7 OFFBEAT YARNS: From flying sex toys to cane toad purses
1: The case of the flying dildo:
WHO knew that a story about a “flying cock” would garner 11,000 clicks in a day and go viral around the world?
That’s exactly what happened when Ocean Shores woman Felicity Durham put a post on social media about an unusual object which struck and damaged her car in November of 2018.
“On my way home to Ocean Shores from Brunz yesterday, my car was struck, breaking my headlight cover, by what I thought was a cockatoo,” Miss Durham posted on the Byron Bay Community Board Facebook page.
“So naturally, I turned around at the Rajah Rd roundabout to see if it was. But what I found in fact was a ‘King Cock’, not a cockatoo!”
Despite her pun, Miss Durham said she was surprised when what she really thought had been a bird, turned out to be an empty box, with the description of a dildo sex toy.
“I thought it was really weird, so I picked up the box but there was nothing in it,” the 33-year-old said.
“It was the most hilarious thing ever.
“I was just a bit shocked by the cock.
“The box has got skin that you can move, with a little hologram picture so when you move the box it shows you how it works, it’s hyper-realistic with a lube bottle and cleaner … it had all the bells and whistles.”
This unusual story was picked up by media around Australia and the world.
2. Wanted. Sword swallowing kit:
ZACHARY Abercrombie was keen to carry on the family tradition of sword swallowing but he had a bit of a problem.
The Brisbane man had to train himself using tyre levers and screw drivers as the swords that his grandfather and uncle used were sold to a pawn shop in Lismore.
In 2017 he contacted The Northern Star offering $500 to get them back.
“You learn sword swallowing with extreme caution and great difficulty,” he said.
“The trick is to overcome the physical gag reflex and I’ve had lots and lots and lots of practice.”
Mr Abercrombie shared his search in the hope of being able to track down the swords that were sold to Paddy’s Pawnshop in 1985.
The items listed include a wooden suitcase containing three swords – a 1916 Lee Enfield rifle bayonet, a ceremonial Mason’s sword and a chrome sheath with three sheet metal swords inside.
We don’t know if he ever got them back, but would love to hear.
3: Good for nothing cane toads:
CANE toads are an invasive species in Australia, and there have been many programs put into place in an effort to eradicate the pest. However a Cairns company we wrote about in 2019 came up with an ingenious, and slightly nauseating, solution.
Marino Leather had been making genuine cane toad leather coin purses, created by humanely freezing the toad before tanning them.
The Leather Shop in Kyogle received a shipment and then store co-owner Mario Sanchez said the product had gone viral online.
The Leather Shop was offering the vegetable-tanned cane toad coin pouches for $25, and there were a number of different types, including pouches with front legs and those without, as well as coloured varieties.
4: Yowies are a thing on the Northern Rivers:
IT’S been years since The Northern Star reported on a local yowie sighting.
But in 2018 we wrote about the Australian Yowie Research report, which stated that one of the creatures had been spotted near Nimbin.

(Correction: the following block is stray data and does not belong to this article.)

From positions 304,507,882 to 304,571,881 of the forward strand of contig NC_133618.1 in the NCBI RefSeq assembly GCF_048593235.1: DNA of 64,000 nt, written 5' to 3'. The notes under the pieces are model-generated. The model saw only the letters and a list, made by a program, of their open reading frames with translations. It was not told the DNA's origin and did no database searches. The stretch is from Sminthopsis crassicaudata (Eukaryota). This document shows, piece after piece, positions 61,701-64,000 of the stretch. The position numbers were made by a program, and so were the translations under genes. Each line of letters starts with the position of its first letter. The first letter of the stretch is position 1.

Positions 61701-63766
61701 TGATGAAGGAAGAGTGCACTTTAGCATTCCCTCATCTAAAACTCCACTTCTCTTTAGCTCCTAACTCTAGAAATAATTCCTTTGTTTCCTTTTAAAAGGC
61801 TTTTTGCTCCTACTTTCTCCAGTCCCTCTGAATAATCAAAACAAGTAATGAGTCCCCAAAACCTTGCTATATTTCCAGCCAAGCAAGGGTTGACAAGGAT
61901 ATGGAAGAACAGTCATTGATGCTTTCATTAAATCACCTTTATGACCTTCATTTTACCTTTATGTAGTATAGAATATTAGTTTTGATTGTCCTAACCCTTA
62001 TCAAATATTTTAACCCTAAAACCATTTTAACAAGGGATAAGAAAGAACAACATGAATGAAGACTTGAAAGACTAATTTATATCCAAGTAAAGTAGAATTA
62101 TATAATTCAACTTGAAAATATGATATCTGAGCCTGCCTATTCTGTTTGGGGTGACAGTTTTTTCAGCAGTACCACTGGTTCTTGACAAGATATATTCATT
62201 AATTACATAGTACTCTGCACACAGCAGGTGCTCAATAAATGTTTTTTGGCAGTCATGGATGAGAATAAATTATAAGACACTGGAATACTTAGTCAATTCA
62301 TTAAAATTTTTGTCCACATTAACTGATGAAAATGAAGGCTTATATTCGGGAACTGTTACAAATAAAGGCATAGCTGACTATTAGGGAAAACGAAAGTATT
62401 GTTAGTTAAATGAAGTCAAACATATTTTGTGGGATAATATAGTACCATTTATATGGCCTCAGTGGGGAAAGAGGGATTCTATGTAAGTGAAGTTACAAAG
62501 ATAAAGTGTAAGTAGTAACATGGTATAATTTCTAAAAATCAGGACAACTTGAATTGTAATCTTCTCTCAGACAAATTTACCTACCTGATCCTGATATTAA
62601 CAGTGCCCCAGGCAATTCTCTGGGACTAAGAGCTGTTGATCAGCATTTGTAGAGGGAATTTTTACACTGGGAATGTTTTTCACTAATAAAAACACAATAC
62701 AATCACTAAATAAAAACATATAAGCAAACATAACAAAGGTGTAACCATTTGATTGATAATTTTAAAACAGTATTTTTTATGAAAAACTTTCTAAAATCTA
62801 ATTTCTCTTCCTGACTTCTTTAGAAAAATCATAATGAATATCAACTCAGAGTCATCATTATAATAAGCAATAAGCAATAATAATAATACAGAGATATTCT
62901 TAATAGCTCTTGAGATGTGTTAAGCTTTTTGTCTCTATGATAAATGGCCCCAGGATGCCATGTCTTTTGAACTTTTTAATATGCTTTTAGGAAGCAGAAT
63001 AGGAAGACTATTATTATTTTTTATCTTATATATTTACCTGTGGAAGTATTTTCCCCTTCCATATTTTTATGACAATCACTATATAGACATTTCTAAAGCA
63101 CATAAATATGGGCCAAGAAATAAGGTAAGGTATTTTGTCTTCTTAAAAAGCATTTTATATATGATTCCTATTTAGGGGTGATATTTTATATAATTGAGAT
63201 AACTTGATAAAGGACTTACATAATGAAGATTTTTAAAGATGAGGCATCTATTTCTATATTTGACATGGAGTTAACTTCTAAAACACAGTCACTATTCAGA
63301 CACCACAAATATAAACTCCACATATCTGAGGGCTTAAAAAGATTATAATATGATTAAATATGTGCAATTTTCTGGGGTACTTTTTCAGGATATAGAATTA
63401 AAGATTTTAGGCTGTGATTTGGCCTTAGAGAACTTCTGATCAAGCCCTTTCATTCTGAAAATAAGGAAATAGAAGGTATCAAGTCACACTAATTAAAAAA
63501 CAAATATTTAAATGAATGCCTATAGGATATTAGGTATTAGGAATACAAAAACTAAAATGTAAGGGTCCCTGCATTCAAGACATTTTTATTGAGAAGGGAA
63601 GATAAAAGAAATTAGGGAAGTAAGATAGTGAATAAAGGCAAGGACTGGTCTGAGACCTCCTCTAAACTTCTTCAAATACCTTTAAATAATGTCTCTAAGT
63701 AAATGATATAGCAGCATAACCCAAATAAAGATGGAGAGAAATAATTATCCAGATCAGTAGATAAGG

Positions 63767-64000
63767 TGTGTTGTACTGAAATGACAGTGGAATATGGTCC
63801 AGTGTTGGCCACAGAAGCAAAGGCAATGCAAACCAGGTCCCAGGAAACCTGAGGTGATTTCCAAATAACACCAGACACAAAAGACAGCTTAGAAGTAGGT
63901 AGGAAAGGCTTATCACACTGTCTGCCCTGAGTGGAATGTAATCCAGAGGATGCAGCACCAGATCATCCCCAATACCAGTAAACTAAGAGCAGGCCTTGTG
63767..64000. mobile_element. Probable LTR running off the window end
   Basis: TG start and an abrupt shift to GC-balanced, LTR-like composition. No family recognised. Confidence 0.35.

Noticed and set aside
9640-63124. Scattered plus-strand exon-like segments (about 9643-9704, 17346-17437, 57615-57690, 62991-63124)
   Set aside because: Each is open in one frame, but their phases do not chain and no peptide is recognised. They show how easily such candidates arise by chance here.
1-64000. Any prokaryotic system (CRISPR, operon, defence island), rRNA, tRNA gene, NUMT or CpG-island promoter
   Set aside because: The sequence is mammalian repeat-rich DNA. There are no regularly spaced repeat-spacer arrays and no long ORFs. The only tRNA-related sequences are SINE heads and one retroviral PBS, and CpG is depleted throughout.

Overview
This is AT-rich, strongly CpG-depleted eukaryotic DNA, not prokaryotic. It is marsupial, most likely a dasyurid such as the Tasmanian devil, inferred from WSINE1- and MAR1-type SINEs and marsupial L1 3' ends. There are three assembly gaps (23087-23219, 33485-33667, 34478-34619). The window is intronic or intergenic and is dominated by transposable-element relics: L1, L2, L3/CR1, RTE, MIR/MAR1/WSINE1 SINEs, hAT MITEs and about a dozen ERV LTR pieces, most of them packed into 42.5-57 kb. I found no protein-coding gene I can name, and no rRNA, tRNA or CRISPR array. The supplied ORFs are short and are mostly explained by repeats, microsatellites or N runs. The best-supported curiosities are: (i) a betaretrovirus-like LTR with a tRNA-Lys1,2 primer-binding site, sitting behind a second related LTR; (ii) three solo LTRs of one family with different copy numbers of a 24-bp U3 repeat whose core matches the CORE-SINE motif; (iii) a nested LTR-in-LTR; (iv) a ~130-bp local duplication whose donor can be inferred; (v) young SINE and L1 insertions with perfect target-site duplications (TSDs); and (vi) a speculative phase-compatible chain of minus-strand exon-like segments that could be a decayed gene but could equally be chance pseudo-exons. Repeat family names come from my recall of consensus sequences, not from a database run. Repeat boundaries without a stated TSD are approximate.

The beast in question frightened a woman on March 5 in Uki (Mt Jerusalem National Park) at around 7pm.
Yowie hunter Dean Harrison from Australian Yowie Research has been hunting the widely-thought mythical creatures for more than 20 years, and said he has had many encounters with the creatures of the night ever since.
He has collated an impressive database of written and audio witness accounts, news articles, images and physical evidence including footprints.
5: Messages do come in bottles:
WHEN Evans Head man Aaron Campbell and a mate were combing Airforce Beach in 2018 picking up bottles, they were surprised to find one containing a message.
“It was barnacle-encrusted and as I grabbed hold of it to throw in the ute, I held it up to the sun and saw there were letters in it,” he said.
“I managed to get the letters out of the bottle with chopsticks.
“It was only sealed with the screw top on the bottle, so it was lucky no water got into it.”
The letters were written by Brodie and Matisse, who normally live in Southern NSW but happened to be on a cruise just off from the Sunshine Coast.
“Hello, if you are reading this, you got my message,” one of the letters read.
“We have been cruising on P & O.
“We have had the best trip ever.”
There was an email address to which Aaron promptly sent a message and Brodie and Matisse’s mum Sally replied.
“Brodie and Matisse were so excited to hear someone had found their message,” she wrote.
6: Ghost story part one:
A SHADOW man, a ghost cat and apparitions of a strange woman on a cemetery hill are regular encounters for the Northern Rivers Paranormal Investigators.
The public ghost hunting group investigates “haunted” locations in the region, detecting and documenting “spirit” activity with specialised equipment.
Based in Lismore, NRPI’s core members then were Madelein and Robert Fox, their son Luke and daughter-in-law Rachel.
After years of encounters with “spirits” and feeling “too afraid” to share her stories, Mrs Fox said she created NRPI for others to connect, share their experiences and investigate “activity” in a non-judgemental environment.
7: Ghost story part two:
HAUNTED houses can be fun on Halloween, but what about real haunted places?
Two years ago we produced a list of the eight most haunted places in our region.
This was collected using The Northern Star archives and local folklore.
The eight most haunted places on the Northern Rivers are:
Fenwick House Ballina, Shaws Bay Hotel, Ballina Manor, Casino Courthouse, Old Lions Park, Lismore, Tulloona House, Goonellabah; Byron lighthouse; glowing cross North Lismore Cemetery